Speaker John Boehner (R-Ohio) was forced to rely on 81 House Democrats to push through a six-month spending measure Thursday over the objections of his right flank — a stark political reality that could hurt him in future battles.
“I think anytime we have defections it lessens the Speaker’s bargaining position because people think, ‘Oh, they can’t pass something,’” Rep. Steven LaTourette (R-Ohio) said.
Rep. John Kline (R-Minn.) agreed, saying, “Obviously you are in a stronger position if you can control the outcome in your own party.”
Boehner, House Majority Leader Eric Cantor (R-Va.) and House Majority Whip Kevin McCarthy (R-Calif.) fell well short of their goal of securing the 218 GOP votes needed to pass the bill without Democrats’ help. Boehner lost 59 Republicans in the 260-167 vote, including a number of freshmen, such as Rep. Tim Scott (S.C.), who is a member of the House Republican leadership team.
The Senate is expected to vote on the bill Thursday afternoon.
According to a Democratic aide, McCarthy called House Minority Whip Steny Hoyer (D-Md.) earlier in the day to ask for help on the vote and indicated he would need 70 to 80 votes.
Long after the 15-minute vote had officially run out of time, Boehner found himself stuck at 173 Republican and Democratic “yes” votes, with scores of Democrats still holding out. Hoyer then voted for the bill, quickly bringing along 45 Democrats and getting over the 218-vote hump. Ultimately, 81 Democrats voted in support — but Minority Leader Nancy Pelosi (Calif.) was not one of them.
To be sure, Boehner still mustered support from a majority of his Conference, as well as two key groups within it. While 27 freshmen voted against the bill, 60 others voted for it. Similarly, members of the conservative Republican Study Committee overwhelmingly voted for the bill, with more than 120 RSC members voting in favor of passage and 51 voting against.
Nevertheless, the overall level of defections was significant and deeper than many senior aides expected.
The collapse of support from within the GOP came despite the fact that Boehner had won a major victory last week in forcing Senate Democrats and the White House to accept deeper cuts than they had originally proposed.
Last week’s historic agreement marked the largest cuts in spending since World War II. And, perhaps more importantly, Boehner had forced President Barack Obama and Senate Majority Leader Harry Reid (D-Nev.) into a battle over how large spending cuts now and in the future would be.
Despite early enthusiasm from his Conference, Boehner was faced with dozens of defections from seasoned Republicans and freshmen alike by the time Thursday’s vote occurred.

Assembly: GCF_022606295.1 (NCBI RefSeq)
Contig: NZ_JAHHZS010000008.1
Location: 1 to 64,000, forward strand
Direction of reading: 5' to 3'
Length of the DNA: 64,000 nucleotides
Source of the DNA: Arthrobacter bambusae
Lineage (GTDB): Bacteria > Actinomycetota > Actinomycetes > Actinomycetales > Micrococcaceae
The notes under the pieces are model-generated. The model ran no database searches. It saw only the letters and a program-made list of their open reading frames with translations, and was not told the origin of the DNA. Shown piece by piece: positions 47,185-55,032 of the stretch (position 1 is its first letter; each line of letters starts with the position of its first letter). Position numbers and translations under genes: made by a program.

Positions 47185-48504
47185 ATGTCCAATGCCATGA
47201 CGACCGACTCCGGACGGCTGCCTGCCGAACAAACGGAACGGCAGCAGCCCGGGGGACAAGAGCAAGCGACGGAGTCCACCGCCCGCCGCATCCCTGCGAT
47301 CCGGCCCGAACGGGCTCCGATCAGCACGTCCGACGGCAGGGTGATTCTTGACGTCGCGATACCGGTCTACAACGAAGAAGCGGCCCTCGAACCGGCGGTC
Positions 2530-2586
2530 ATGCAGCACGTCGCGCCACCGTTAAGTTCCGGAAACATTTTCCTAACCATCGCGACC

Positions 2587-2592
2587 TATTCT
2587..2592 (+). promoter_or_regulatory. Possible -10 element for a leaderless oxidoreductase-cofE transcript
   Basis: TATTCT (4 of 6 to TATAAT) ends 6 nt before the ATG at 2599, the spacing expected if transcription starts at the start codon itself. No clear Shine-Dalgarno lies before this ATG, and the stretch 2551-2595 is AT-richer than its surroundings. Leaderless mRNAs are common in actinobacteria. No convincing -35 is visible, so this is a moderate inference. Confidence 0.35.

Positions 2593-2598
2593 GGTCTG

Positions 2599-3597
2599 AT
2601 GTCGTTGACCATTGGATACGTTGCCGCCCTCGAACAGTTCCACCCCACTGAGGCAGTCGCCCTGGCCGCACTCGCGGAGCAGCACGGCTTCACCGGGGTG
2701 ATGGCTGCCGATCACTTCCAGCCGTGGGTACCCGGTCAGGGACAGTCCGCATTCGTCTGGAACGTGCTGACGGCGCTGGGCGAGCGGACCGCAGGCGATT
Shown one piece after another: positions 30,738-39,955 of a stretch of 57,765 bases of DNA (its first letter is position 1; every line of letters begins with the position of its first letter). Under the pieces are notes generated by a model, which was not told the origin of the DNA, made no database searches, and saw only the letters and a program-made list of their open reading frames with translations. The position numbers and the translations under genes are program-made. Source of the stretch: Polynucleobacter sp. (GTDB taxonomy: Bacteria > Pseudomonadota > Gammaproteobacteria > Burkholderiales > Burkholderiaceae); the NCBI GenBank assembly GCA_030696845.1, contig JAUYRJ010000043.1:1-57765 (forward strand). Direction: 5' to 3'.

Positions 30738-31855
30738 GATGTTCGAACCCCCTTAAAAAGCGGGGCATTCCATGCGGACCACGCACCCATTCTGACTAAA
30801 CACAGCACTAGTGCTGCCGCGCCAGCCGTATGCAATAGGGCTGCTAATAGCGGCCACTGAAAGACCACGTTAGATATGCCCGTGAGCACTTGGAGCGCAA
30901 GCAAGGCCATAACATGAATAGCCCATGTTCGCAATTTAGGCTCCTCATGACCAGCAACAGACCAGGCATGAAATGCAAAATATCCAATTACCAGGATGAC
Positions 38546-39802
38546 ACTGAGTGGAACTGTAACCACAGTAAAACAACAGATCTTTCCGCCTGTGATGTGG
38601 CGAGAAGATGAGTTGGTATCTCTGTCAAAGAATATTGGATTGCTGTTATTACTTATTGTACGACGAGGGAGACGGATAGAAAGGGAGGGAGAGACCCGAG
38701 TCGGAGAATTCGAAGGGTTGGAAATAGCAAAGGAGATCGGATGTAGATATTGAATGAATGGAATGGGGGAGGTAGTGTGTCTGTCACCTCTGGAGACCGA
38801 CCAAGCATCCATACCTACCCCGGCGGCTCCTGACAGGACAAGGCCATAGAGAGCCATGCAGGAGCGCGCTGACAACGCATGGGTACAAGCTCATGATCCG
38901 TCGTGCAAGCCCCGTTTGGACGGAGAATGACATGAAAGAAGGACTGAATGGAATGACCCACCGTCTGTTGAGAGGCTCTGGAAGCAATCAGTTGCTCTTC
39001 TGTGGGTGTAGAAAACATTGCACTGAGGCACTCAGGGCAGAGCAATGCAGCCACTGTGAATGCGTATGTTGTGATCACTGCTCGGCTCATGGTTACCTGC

According to Republicans, a number of factors contributed to the surprising lack of support. Several GOP aides conceded that standing by their pledge to publish legislation three days before a vote gave conservative activists opposed to the deal ample time to pick apart the agreement and cast it as a failure to control deficits.
Rep. Jack Kingston described the three-day rule as a “double-edged sword.”
“I think the three-day layover has gotten a lot of people able to read it out front, which is one of our goals, but you also suffer from it a little bit because you look at the reasons to vote ‘no’ and people can always find one if given enough time,” the Georgia Republican said.
A Congressional Budget Office report circulated Wednesday posed the second problem. It indicated that the agreement would have virtually no effect on this year’s deficit, and conservatives latched onto the report as proof that Boehner had negotiated a bad deal.
“There are some who claim the spending cuts in this bill aren’t ‘real,’ that the bill is full of ‘gimmicks.’ That’s nonsense. A cut is a cut. ... Every dime of cuts in this bill is a dime that Washington will spend if we leave it on the table. And if you vote ‘no’ on this bill, you’re voting to do exactly that,” the Ohio Republican said.
In fact, in a show of just how important the agreement is, Boehner cast just his second vote of the year Thursday. He previously voted in favor of a bill that would repeal Obama’s health care overhaul law.
“The Speaker knows some Members are going to take heat for this vote,” Boehner spokesman Michael Steel said Thursday after the vote. “He wanted to be clear that he’s right there with them.”
In the weeks before Boehner cut the deal, members of his leadership team had become increasingly wary of how the negotiations with Democrats were going, arguing it would be difficult to muster enough Republican votes unless deeper cuts were made.
Still, several House Republicans backed Boehner’s decision to move forward on the package despite having to look to House Democrats to pass the bill.
“He’s said repeatedly the House needs to work its will, so we’ve gone back to having open rules and structured open rules where we get lots and lots of amendments, votes,” Kline said.
Terri Henderson, 6, center, whose mother is El Salvador, attends a rally with members of Congress at Union Station's Columbus Circle to announce the Restore Opportunity, Strengthen, and Improve the Economy (ROSIE) Act on July 29, 2014. The legislation provides incentives for government contractors to pay a living wage and other benefits that would help low-income workers.